Tax liability that lurks in the cottage

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The Independent Online
THOUSANDS of people who let their holiday homes are unaware that they should be paying National Insurance contributions as self-employed earners.

And if the DSS catches up with them, it may be too late to claim an exemption to which many would be entitled.

As far as the tax inspector is concerned, most people who have income from furnished holiday lettings must pay tax under Schedule D Case VI. This lets them off the hook of self-employed Class 4 NICs.

Few owners of holiday homes will, therefore, have considered the possibility that they might be liable for Class 2 NIC contributions, currently pounds 5.55 a week as a self-employed earner.

But the DSS policy is that a person who has furnished holiday lettings is liable for self-employment contributions unless their share of the net profit is under pounds 3,140 for this current year (pounds 3,030 last year).

It is not necessary for an activity to constitute a trade to be a self-employed earner. An activity that is a business will suffice.

Neil Booth, the head of the National Insurance department at accountants KMPG Peat Marwick, said: 'The DSS will regard furnished holiday lettings as a business unless you can show self-employment only involves a couple of hours per week. If literally all you do is spend a couple of hours collecting rents and have no other involvement, then the DSS deems the self-employment 'inconsiderable' and they do not enforce payment of a self-employed contribution.'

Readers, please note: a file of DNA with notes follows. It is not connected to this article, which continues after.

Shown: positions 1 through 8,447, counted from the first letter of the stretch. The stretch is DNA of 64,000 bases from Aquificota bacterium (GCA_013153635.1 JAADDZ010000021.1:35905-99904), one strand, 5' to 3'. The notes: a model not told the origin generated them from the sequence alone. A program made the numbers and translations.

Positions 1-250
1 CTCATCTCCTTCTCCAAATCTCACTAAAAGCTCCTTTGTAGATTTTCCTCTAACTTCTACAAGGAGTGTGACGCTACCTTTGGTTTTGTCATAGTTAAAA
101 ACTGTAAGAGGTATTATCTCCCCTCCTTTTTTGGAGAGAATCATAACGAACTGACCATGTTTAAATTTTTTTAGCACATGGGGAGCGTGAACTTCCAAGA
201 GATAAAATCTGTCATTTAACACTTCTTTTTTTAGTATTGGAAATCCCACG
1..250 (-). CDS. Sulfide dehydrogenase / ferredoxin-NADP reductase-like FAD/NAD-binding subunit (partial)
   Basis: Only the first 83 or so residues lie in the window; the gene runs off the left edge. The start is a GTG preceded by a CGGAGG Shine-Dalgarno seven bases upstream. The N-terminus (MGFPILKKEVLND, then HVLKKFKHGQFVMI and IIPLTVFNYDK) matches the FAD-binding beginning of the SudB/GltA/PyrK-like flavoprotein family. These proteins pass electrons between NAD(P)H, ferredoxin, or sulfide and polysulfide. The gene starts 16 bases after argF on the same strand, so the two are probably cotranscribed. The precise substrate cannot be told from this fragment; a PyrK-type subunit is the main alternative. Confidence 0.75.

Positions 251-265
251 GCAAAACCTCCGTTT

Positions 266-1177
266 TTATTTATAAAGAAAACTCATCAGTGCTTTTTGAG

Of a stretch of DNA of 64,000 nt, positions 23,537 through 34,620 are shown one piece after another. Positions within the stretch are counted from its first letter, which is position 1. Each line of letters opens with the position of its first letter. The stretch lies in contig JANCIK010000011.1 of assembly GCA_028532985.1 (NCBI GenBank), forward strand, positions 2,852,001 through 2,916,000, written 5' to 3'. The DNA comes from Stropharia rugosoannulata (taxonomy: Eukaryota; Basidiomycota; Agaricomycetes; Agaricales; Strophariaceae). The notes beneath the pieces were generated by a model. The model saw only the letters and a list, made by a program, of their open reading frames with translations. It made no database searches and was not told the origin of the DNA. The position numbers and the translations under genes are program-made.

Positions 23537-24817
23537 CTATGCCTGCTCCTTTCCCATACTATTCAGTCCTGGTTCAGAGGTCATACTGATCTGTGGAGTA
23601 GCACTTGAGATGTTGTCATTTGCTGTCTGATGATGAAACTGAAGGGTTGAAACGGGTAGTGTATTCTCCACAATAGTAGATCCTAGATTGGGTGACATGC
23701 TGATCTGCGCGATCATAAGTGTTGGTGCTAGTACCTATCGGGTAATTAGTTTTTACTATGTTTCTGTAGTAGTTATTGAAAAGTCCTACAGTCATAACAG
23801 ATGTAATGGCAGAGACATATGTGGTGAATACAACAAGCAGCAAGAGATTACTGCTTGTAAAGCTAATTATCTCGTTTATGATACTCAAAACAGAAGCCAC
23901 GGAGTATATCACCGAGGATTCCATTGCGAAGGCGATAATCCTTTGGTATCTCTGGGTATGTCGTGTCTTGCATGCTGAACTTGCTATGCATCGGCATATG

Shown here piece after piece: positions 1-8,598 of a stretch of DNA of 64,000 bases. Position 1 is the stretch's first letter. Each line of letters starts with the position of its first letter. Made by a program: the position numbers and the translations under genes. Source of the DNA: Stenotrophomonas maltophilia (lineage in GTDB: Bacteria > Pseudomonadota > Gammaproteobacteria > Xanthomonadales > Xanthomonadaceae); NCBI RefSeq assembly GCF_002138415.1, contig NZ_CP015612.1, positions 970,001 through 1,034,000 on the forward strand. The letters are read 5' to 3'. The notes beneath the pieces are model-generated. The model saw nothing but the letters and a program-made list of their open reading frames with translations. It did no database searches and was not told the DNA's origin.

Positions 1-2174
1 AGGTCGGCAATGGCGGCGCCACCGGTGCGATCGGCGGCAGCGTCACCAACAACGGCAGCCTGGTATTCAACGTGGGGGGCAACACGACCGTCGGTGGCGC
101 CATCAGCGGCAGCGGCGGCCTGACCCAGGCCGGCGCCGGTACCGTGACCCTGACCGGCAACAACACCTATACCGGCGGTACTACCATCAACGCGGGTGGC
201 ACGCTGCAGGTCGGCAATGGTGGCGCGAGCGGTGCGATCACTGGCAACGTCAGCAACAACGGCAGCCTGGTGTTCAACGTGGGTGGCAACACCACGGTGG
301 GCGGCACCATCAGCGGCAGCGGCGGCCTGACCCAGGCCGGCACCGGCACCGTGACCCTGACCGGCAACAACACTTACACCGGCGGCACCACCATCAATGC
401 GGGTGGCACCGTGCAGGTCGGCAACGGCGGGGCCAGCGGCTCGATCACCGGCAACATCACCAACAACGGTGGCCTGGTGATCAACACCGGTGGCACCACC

However, if you have furnished holiday lettings you may have a hard job convincing the DSS that all you do is take the rent money. You are likely to spend time taking bookings, keeping accounts and cleaning.

The DSS looks at the year as a whole and takes the view that liability continues in the off-season if bookings are taken and the property is maintained. In a case in 1953, a boarding house proprietor was held to be self-employed throughout each year, even though the greater part was spent in cleaning and decorating in preparation for the holiday season.

If the letting of a holiday cottage is a business that drags the landlord into the Class 2 net, are there other activities which will do the same?

Yes, said Mr Booth. 'For example fostering children, if the foster parents' pay includes a reward element. In short, any 'serious activity earnestly pursued' which either produces actual gain, or which has gain as one of its motives, is sufficient to bring the active earnest pursuer within the definition of a self-employed earner for Class 2 purposes.

'I have not yet seen the DSS try to exact Class 2 contributions from the 'Andy Capp' who spends his time studying racetrack form and trotting up and down to the betting shop - but it could happen,' he said.

There is no upper ceiling for Class 2 NICs. It is a flat-rate contribution. You either pay it or you get an exemption if you can show that your profits are below the small-earnings limit.

If you have intentionally or unintentionally been avoiding the DSS law, there could be a high price to pay.

Mr Booth said: 'If, four or five years down the line, you or the DSS discover you should have been paying Class 2 contributions, then, even though you could have applied for the exemption, it is too late. There is a 13-week limit to claim retrospectively. You will have to pay unless you can twist the arm of the DSS to waive the arrears.'

The DSS is on the look-out for those self-employed who have not registered to pay Class 2 NICs. In 1992, it had a target of 40,000 defaulters, and found them. This year's target is 100,000.